Best Hawaiian food spot is 62 years old, @HighwayInn and is still a 'best-kept secret'

Lisa and I had a great dinner at Highway Inn in Waipahu!  We also got to see sisters Monica and Regina, two of the family members. Monica and Regina were hosting a dinner for five of the Highway Inn Scholarship recipients and their parents. If you are in the area, you have to stop! If you are out of the area....make the trip!

After 62 years, 'Highway' is still a 'best-kept secret'

By Khalida DuBose

Hawaii news photo - The Honolulu Advertiser

Following Bobby Toguchi's stroke in 2003, daughters Monica, at left, and Regina assumed responsibility of daily operations at Waipahu's Highway Inn. Today, the widely popular Hawaiian food restaurant continues to attract patrons from all over the island — and beyond.


Justin R. Dotson photo


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Hawaii news photo - The Honolulu Advertiser

Bobby Toguchi recently accepted a proclamation award from Mayor Mufi Hannemann.


Justin R. Dotson photo


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This is the first of a three-part series celebrating area businesses that have been in operation since Hawaii's territorial days.

WAIPAHU — For those who crave authentic Hawaiian food, Highway Inn in Waipahu continues to be the go-to place for "a taste of old Hawaii."

"I came all this way to eat at this place because the food is so good. It's ono-licious," said Kalua Dung on a recent day while enjoying lunch at the small eatery. "A lot of people from the Leeward side come here, not just people from Waipahu. I usually tell people, 'Here (Highway Inn) is where you can get some real Hawaiian food,' when they ask me where the best places are."

Dung is not alone in her assessment of the eatery, which is celebrating its 60th anniversary in business. The restaurant — which originally opened in September 1947 and was founded by the late Seiichi and Sachiko Toguchi — is regularly bustling with customers from all over the Hawaiian Islands.

"We have customers from all over the state, but we're still one of the best-kept secrets," claimed Regina Toguchi, vice president and general manager. "My dad always relied on word-of-mouth for business because he comes from a time when people didn't always advertise, which is something I've changed since I came into the company. Now people come in, and they say, 'You guys have been around 60 years, but I never heard of this place.'"

Though some may not know of the restaurant, Regina, Seiichi's granddaughter, believes that fact gives the restaurant appeal.

"We're a local restaurant, where local families for generations have come to eat," she said. "We're not a touristy place that you're going to find in a pamphlet in Waikiki, or a place people are going to know about just from visiting the island."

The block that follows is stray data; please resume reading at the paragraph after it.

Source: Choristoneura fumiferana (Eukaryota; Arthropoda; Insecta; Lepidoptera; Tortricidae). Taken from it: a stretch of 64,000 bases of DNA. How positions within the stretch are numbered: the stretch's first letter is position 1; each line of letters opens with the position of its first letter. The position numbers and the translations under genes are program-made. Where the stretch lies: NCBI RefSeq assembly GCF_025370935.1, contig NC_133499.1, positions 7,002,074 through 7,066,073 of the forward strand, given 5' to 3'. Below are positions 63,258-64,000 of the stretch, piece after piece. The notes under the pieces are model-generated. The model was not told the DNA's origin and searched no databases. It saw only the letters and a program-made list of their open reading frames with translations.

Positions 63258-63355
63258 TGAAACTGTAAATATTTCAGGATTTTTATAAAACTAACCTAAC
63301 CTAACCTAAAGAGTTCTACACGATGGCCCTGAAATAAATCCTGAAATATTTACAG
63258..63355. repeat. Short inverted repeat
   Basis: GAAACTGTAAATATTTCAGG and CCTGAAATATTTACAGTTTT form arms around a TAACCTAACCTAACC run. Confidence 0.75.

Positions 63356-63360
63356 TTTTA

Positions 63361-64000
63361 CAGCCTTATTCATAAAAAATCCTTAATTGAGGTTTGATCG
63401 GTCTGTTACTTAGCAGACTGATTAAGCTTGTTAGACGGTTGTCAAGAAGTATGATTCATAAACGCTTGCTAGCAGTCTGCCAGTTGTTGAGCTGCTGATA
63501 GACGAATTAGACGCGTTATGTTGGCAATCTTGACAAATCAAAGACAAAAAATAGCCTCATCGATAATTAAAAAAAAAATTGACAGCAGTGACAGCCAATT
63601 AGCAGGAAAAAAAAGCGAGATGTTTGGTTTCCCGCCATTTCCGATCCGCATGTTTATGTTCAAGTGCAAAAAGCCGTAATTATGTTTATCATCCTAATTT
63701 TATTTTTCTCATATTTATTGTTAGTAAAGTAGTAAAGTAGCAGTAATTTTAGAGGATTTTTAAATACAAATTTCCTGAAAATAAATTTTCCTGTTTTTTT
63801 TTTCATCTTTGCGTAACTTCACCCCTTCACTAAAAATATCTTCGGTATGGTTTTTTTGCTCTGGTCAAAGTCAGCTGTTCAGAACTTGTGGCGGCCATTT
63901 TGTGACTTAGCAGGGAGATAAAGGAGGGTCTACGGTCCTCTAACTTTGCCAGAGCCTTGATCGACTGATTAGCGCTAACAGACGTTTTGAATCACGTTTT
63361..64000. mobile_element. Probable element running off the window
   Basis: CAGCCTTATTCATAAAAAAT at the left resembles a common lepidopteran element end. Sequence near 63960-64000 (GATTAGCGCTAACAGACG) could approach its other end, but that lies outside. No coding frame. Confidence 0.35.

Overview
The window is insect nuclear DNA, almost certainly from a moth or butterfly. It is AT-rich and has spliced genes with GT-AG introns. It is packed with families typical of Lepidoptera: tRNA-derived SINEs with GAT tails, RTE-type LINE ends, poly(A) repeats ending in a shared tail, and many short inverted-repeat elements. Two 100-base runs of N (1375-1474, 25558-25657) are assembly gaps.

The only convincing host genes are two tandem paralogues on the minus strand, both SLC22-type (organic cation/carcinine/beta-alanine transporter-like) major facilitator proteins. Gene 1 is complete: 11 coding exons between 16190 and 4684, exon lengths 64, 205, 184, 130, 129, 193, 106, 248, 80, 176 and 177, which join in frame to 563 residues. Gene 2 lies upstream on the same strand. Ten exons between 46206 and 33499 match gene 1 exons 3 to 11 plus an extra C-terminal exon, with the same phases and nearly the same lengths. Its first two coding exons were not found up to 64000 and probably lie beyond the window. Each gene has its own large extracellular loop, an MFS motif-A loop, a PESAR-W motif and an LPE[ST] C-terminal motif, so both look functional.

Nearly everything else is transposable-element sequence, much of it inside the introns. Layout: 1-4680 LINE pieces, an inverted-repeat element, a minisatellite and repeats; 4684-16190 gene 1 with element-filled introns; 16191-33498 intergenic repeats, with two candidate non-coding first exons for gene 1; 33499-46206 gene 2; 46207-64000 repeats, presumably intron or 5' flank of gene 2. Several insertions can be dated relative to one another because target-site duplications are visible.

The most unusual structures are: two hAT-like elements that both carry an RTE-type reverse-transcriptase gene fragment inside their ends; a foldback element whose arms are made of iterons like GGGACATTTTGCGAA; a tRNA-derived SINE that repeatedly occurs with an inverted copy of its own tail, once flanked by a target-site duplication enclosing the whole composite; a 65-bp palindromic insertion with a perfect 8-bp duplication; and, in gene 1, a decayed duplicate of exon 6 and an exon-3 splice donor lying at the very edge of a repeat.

For its service to the Waipahu community, the moderately priced restaurant was recently recognized by the city, and was presented with a certificate of appreciation for the contributions it has made to the town in the last six decades.

The restaurant's history dates back to Seiichi, who was born in Hawaii in 1914 but raised for a short time in Ginoza-son, Okinawa. At age 14, Seiichi moved back to Hawaii and took a job as a dishwasher in a cafe. With no formal education but a strong desire to improve his economic situation, Seiichi quickly learned how to cook Hawaiian and American foods, and was soon promoted to assistant cook.

In 1945, during World War II, the Toguchis and their three children were interned in a Japanese Internment Camp on the mainland. A year later, the family returned to Hawaii, and Seiichi once again began working hard to regain financial stability. After many attempts to earn enough income to support his growing family, Seiichi decided to open a restaurant.

The original location of Highway Inn was on Farrington Highway. But in 1960, the restaurant was moved to the heart of Waipahu on Depot Road before finally finding a permanent home on Leoku Street in 1984, under the ownership of Seiichi's son, Bobby Toguchi.

In an effort to expand services to its many customers, Bobby added a seafood market — conveniently located adjacent to the restaurant — and catering service to its operation in 2000.

Now in its third generation of ownership, Highway Inn currently relies upon the talents of Regina and her sister, Monica Toguchi, to handle the business' day-to-day operations.

Regina, 28, took on the huge responsibility in 2003 after her father, Bobby, suffered a massive stroke. Monica, 34, desiring to lend a helping hand, recently returned from Portland, Ore., where she was studying for her Ph.D. in clinical psychology.

The local eatery was originally a four-table space with three or four employees on staff. Today, the restaurant has not grown as much as one might expect, in terms of size, but has 14 tables that seat about 54 people and boasts 35 employees.

"This is one of those businesses where our customers know us, and we know them," Monica said. "It's very ohana here, and we're proud of that."

"That was one of my grandfather's wishes — that all people would be able to come together and enjoy real Hawaiian food," Regina added.

Highway Inn -

94-226 Leoku St # B1, Waipahu, HI 96797-1919
(808) 677-4345  Get directions